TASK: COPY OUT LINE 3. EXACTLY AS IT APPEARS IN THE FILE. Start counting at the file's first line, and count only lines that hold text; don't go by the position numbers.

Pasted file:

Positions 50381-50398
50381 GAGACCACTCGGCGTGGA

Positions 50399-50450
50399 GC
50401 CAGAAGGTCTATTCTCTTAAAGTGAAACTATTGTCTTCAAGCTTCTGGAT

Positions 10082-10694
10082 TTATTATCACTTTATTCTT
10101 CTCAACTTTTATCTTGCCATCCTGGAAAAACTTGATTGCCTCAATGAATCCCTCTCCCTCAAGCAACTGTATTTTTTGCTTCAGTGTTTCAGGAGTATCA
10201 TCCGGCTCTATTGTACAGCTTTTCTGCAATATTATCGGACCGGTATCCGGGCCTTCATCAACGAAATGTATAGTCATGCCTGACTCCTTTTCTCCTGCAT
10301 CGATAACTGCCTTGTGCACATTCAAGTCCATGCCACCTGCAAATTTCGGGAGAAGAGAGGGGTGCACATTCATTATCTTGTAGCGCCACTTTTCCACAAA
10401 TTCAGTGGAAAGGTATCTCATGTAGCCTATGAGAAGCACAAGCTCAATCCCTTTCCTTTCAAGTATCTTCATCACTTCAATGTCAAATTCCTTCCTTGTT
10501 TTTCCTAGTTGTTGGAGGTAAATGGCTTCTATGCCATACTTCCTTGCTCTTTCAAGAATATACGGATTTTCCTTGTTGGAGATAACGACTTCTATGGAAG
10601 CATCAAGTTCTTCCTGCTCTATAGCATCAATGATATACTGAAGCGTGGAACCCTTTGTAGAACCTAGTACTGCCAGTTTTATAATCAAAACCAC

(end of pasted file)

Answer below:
Positions 50399-50450